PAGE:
Mantell, Gideon | The Wonders of Geology
Fourth edition, published in the year after the first. A rare early edition of this popular work on the Earth’s history by the founder of dinosaur palaeontology Gideon Mantell, with the remarkable mezzotint frontispiece “The Country of the Iguanodon” by Romantic painter John Martin, as well as illustrations by Mary Ann Mantell, who has been credited with discovering the first Iguanodon tooth.
Though educated as a physician, Gideon Mantell (1790-1852) made enormously important contributions to geology and palaeontology. “His assiduous investigations of the strata and invertebrate fossils of eastern Sussex culminated in The Fossils of the South Downs (1822), his first book (of twelve), with lithography by his wife. Having by then explored the rich vertebrate deposits of Tilgate Forest (near Cuckfield), he announced in February 1825 the discovery of Iguanodon, one of the various kinds of dinosaurs (not yet so called) with which he was subsequently associated. Although his earliest evidence consisted of teeth only, these were sufficient to establish the, at the time unique, identity of Iguanodon as an extinct gigantic herbivorous reptile and to secure for Mantell entry into the Royal Society” (ODNB). In 1832 he announced the discovery of the second dinosaur to be identified, Hylaeosaurus. “Heavily armoured, Hylaeosaurus confirmed that dinosaurs walked on solid ground and were not amphibian, as had earlier been thought” (ODNB).
For a time Mantell displayed his fossils in his private museum in Brighton, where the painter John Martin, already known for his fantastical compositions, “was among the stream of famous and fashionable visitors” (Rudwick, Scenes from Deep Time, p. 78). Mantell recorded in his journal that Martin “was deeply interested in the remains of the Iguanodon etc. I wish I could induce him to portray the country of the Iguanodon: no other pencil but his should attempt such a subject” (Rudwick, p. 79). The resulting painting hung in Mantell’s museum and was reproduced in mezzotint to serve as the frontispiece for the present book, a successful popular account that went through eight editions by the early 1860s.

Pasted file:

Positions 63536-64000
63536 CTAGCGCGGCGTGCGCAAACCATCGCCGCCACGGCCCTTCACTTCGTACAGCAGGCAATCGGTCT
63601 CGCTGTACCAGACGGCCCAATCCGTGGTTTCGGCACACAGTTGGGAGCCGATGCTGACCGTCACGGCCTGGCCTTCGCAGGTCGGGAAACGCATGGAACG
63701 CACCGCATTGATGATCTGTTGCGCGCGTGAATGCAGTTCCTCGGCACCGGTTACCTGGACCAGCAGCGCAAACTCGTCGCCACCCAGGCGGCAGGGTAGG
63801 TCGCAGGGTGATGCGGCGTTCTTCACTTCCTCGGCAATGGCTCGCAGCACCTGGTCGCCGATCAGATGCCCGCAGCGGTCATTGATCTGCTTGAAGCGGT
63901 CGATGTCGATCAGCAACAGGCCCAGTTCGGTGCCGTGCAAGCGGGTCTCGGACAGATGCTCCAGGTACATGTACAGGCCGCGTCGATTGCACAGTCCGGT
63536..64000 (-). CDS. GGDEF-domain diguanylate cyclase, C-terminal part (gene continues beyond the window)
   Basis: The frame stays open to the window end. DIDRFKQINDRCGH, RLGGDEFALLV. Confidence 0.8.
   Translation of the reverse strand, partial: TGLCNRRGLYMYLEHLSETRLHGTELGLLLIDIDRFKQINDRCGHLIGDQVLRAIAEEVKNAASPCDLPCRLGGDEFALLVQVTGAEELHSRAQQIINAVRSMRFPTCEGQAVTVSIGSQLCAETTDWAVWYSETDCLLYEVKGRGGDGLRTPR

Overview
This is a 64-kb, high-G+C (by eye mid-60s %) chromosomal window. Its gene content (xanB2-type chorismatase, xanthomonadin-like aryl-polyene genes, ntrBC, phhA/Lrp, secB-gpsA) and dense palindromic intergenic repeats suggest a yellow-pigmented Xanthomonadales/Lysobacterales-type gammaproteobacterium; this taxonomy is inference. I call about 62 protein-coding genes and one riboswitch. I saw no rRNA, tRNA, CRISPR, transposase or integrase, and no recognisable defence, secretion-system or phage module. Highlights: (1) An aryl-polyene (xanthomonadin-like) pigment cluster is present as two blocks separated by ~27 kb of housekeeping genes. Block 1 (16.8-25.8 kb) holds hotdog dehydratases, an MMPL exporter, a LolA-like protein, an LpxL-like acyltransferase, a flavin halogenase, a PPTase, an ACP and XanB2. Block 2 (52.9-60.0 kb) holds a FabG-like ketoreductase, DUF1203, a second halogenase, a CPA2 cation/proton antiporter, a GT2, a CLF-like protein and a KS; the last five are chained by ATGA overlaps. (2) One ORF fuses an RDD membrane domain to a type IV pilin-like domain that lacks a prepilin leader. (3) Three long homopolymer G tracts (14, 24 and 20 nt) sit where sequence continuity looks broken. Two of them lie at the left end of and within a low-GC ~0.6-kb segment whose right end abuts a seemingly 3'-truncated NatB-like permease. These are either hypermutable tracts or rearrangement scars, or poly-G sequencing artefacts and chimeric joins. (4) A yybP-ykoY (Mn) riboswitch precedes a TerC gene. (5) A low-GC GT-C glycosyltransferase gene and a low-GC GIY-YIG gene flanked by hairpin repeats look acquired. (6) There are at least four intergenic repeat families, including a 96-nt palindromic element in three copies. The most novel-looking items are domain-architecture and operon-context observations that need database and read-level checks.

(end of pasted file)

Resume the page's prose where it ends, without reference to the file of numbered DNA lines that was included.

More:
As science historian Martin Rudwick explains in Scenes from Deep Time (1992), in Martin’s painting “The peaceful, pastoral tone of so many earlier scenes [of the prehistoric world] has been abruptly replaced by the nightmarish ‘Gothick’ melodrama of the Martinesque style. Three huge reptilian monsters are preying ferociously on each other, watched by a smaller winged one. Although evidently inspired by the iguanodon and pterodactyl, the animals are portrayed with scant regard for anatomical accuracy and are derived more from the long artistic tradition represented by innumerable paintings of ‘Saint George and the Dragon’... the application of Martin’s style to the nascent genre of prehistoric scenes vastly enlarged the imaginative repertoire available to those who designed such scenes. The deep past could now be depicted as idyllic, or nightmarish, or something in between, with little if any constraint from the prosaic evidence of geology itself” (Rudwick, p. 81).
...or, A Familiar Exposition of Geological Phenomena; Being the Substance of a Course of Lectures Delivered at Brighton. In Two Volumes. Fourth Edition. London: Relfe and Fletcher, 1839.
2 volumes, octavo. Original purple pebble-grain cloth elaborately blocked in blind with arabesque designs to the boards and spines, titles to spines gilt, yellow coated endpapers. Mezzotint frontispoiece to volume I, hand-coloured lithographic frontispiece to volume II. 10 hand-coloured lithographic plates at the end of volume II, illustrations throughout the text. 2 integral leaves of ads for Mantell’s work at the end of volume II. Ownership signature dated 1879 to each front free endpaper. Cloth browned and mottled, wear at the ends of the spines, particularly to volume I, bumps to the corners of both volumes and the head of the spine of volume I, occasional light spots to contents. A very good set.